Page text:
Dealing With Your Problem Teen
Let's face it, all of our children will one day reach those dreaded "Teen Years," but by handling the problem teen correctly from the beginning, you may find these years more rewarding than trying.
Putting aside certain emotional and physiological factors, many of the problems that parents experiences with their teens stem from the fact that a teen is in transition from child to adult.
When a child reaches those critical teenage years they begin to realize that they are individuals, and want to assert this new found individually. Along with realizing that they are their own person, they begin to want a sense of independence.
Of course as parents, we must set up boundaries, and the majority of the time a teenager will view these boundaries as an invasion of their space and independence. So how do we deal with this emerging adult who has not quite made it to the age of complete independence?
First of all, we should remember back to the time when we were the same age and factor into that memory the way of life today. How did we feel at that age? What were our dreams, ambitions and our most secret desire's? Realize that our children are probably not a whole lot different than we were at the same age.
At the same time, keep in mind that society is completely different today, than it was when you were sixteen, and a child's surroundings will always play a major role in who they are. What is acceptable to the world today, was in no way acceptable twenty or thirty years ago. If you are to relate and communicate with your child, you must imagine yourself as sixteen in today's world.
This is not to say that we must accept something that we know is wrong no matter what time era it is in, such as drug use. All it means is that we must remember the world in which our children grew up in. You may never be able to completely relate to your teen, but communication will be a lot easier if you understand who they are.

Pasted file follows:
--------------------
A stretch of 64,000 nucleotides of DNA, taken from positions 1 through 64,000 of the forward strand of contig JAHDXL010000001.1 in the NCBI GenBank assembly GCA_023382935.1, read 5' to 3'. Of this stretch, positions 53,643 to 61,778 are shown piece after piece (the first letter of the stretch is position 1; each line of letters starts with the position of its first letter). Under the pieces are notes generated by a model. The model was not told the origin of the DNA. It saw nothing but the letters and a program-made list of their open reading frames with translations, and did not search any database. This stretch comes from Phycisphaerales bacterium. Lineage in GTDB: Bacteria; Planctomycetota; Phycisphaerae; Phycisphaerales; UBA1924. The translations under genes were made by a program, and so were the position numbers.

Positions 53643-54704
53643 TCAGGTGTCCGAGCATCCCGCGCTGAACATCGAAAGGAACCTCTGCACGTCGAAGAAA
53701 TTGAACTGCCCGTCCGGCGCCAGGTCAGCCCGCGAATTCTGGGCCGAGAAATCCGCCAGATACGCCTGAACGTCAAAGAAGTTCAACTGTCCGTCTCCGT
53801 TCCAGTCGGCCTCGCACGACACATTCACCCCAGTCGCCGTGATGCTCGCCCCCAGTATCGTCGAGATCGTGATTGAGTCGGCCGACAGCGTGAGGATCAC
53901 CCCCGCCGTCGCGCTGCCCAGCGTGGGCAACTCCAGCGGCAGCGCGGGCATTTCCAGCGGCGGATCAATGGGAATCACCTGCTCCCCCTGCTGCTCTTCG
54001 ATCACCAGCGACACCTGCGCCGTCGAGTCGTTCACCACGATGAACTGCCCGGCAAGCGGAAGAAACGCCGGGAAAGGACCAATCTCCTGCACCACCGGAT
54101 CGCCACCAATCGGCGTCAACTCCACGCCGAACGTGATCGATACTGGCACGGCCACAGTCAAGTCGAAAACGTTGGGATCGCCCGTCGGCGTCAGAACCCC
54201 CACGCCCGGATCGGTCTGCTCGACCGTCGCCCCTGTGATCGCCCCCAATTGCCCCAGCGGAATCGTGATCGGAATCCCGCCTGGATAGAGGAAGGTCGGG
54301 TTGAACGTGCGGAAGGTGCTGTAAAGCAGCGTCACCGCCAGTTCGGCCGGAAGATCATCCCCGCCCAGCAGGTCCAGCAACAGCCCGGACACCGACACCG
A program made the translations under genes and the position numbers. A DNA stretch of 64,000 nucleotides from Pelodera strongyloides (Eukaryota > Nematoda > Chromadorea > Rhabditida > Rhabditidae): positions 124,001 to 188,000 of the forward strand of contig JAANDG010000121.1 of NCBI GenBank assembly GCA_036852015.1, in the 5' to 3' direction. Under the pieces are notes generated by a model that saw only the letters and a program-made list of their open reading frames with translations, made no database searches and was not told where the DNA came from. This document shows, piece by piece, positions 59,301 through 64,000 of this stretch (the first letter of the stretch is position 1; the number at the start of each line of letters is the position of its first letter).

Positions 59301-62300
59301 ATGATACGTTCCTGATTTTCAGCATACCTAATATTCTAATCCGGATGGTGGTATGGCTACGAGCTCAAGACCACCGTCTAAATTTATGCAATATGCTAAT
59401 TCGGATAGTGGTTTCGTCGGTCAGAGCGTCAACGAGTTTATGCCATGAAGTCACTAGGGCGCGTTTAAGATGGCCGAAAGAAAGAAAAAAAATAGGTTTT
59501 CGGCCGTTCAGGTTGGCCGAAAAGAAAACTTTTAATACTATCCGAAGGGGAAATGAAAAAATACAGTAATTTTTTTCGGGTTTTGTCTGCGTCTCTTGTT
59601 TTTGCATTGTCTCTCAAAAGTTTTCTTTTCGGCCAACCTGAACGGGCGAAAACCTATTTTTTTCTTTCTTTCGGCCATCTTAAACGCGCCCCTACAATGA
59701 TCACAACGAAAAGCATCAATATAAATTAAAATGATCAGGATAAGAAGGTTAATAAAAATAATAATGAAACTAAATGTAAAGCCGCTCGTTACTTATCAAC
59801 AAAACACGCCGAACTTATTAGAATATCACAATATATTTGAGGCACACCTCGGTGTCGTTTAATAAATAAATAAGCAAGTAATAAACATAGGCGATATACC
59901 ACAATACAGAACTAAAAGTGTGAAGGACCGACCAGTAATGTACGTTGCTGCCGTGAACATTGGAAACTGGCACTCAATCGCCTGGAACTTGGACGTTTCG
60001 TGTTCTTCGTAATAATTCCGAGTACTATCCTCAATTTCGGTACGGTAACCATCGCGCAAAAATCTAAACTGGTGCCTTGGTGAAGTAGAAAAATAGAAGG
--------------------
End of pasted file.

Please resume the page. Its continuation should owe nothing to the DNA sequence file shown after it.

At all times remember that you are the parent, your job is to help your child to always feel loved and secure; offer advice and guidance.
When you absolutely do have to set boundaries, explain your actions to your child and let them know why you feel these boundaries are important. It is extremely important to take a few moments and explain your actions to your child. By doing this, they will feel less like a prisoner of their age, and a little more like their parents are doing something for their own good, even if they don't agree with it.
Be a friend to your teen, always let them know that you are there for them and they can talk to you about anything that they feel they need to talk about.
If a child feels secure in their parents' love, they are far more likely to bring their problems to you, rather than to peers who may not give them the best advice.
Another piece of advice is to let your child express their individuality as much as reasonably possible. Don't try and mold them, let them grow into to who they are, and always give them encouragement while they are searching for their own place in life. Understand that the strange haircuts and odd clothes are just a passing stage while they are exploring life. As long as it is not harmful, cope with their weird quirks with a smile.
Above all, when your child makes wonderful accomplishments and does truly remarkable things, treat it as remarkable. Let them know always, that you love them and you are very proud of them. When you put all these things together, you may just find that these problem teens are not really so problematic, and they grow into truly magnificent adults.
For those who do truly have severe problems with their teens, it is still important to following these guidelines, but at the same time, seek help for your child from counselors or whatever form seems appropriate to you.
The problem may be much deeper than what you as a parent can handle. This doesn't mean that your child is a lost cause, it just means that they will need even more love and encouragement to grow into that wonderful person that you know they are.
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